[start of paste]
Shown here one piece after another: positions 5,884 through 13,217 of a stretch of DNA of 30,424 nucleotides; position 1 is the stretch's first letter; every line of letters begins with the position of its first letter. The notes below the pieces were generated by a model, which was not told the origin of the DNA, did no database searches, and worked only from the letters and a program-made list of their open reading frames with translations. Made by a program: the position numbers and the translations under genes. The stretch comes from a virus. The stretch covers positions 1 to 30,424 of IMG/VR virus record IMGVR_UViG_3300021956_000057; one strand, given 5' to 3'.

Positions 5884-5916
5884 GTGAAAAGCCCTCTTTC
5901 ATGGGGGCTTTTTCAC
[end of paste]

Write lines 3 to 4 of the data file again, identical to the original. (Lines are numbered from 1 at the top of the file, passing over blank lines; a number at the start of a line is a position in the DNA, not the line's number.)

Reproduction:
5884 GTGAAAAGCCCTCTTTC
5901 ATGGGGGCTTTTTCAC